Once we landed and boarded the bus to head toward our last viewpoint of the Grand Canyon, I contemplated how I watched the sunrise and saw it from a helicopter all before 9:30 am. It was already one of the best days, ever. Our last stop was at Desert View, where we could climb up a Pueblo Tower to get another fabulous view (is there anything but?) from the top. Christina and I wandered around, spotted some lizards, admired the bare trees, and then climbed the tower. Inside were painted some petroglyphs and a narrow staircase that reminded me of when Mom and I climbed up the old windmill in Holland. Interesting how something across the world can spur a memory of something seemingly so different.
Inside, winding up you can see the imitation petroglyphs
As we drove off, Sven told us the interesting history of the Navajo Indians as we crossed onto the largest reservation in the world (the size of West Virginia!). As he described their early lifestyle, it amazed me that any civilization could survive out here at all. And why? Since the Natives could do it, the government thought they could as well. Thus happened the long walk of 1864, when the government destroyed their homes and crops and marched the Navajo to Fort Sumner in New Mexico. Of course, they failed to survive on the land, declared it a wasteland, and gave it back to the Navajo four years later.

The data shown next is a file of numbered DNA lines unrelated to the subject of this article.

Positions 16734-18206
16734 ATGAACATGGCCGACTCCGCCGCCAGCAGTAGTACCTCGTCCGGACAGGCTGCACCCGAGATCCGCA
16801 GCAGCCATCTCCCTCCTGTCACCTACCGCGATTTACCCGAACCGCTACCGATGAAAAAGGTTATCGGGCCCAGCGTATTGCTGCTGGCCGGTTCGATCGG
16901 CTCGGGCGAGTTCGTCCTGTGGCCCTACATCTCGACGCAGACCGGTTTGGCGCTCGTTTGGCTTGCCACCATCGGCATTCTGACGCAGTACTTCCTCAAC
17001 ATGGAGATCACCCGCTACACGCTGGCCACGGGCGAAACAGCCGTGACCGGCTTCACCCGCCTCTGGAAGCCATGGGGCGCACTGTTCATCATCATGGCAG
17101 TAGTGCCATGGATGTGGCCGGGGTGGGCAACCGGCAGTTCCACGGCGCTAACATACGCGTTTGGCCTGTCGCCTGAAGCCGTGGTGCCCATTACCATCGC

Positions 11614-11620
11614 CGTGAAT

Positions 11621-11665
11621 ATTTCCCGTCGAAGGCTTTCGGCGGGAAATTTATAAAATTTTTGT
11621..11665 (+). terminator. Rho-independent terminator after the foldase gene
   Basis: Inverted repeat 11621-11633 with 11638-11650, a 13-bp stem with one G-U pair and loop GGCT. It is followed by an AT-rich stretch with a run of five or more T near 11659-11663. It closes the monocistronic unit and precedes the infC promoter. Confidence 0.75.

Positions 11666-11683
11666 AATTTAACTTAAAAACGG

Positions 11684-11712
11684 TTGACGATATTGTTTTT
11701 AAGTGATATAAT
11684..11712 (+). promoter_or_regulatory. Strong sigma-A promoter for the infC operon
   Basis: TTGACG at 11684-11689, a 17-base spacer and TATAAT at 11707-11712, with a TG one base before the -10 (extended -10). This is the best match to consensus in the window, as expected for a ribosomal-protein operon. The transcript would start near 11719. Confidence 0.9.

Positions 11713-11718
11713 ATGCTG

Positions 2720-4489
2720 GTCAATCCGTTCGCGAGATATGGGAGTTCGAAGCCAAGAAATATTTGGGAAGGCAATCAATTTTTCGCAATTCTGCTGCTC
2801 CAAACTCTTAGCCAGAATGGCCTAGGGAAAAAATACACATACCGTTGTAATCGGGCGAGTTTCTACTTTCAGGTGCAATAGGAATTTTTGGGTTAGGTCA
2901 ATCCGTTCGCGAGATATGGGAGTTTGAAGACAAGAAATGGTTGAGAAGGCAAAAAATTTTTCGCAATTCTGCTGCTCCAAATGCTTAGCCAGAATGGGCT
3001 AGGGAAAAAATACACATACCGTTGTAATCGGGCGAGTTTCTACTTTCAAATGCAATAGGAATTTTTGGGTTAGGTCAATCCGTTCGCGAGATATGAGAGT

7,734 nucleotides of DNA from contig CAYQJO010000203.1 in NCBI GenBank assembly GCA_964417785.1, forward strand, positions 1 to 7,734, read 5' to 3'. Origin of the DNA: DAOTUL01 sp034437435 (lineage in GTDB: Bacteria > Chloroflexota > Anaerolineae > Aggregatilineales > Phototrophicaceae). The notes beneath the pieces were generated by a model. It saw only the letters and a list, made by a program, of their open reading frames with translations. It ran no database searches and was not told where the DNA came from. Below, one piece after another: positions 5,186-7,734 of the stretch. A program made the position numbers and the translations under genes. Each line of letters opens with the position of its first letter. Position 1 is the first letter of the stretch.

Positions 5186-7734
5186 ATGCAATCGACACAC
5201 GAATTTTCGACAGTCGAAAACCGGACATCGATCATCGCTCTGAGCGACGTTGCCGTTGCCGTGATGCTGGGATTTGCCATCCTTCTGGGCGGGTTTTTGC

What is interesting is there are no casinos on the reservation, and it is also illegal to sell any alcohol because “they are afraid of addiction,” as Sven stated. However, we also think that the fact that they are mostly Mormon may also have something to do with it. We later found out that the are building a casino on the New Mexico portion of the reservation, despite it being voted down twice.
We stopped by Marble Canyon, one of the places they filmed Maverick, which I know Mom will be jealous to hear. I’m thinking that it could be the place they filmed the scene with the runaway carriage and horses, where Mel (or rather his stunt double) stopped the carriage from going over the edge of the canyon.
Another surprise stop was made at the Glen Canyon Dam, the second largest dam in America (only 16 feet smaller than Hoover Dam). We were able to walk across the bridge to get some great photos, and also to see where we would be starting our float trip tomorrow.
Glen Canyon Dam
Rafts from Above
Once we got to Lake Powell Resort, we had a few minutes to rest and freshen up before taking a river cruise. We were both reluctant to go, wondering what could possibly be so different about the rock formations of Lake Powell and Antelope Canyon. It ended up being amazing. We learned that Lake Powell is the second largest man-made lake, about 186 miles long. If you line up all of its shoreline, it would be 1,960 miles—longer than the entire length of the West Coast. Holy. Moly. We were also told by our automated guide that this was the place where Britney Spears revealed to the world that she was “not a girl, not yet (pause) a woman.” That’s sure important to know.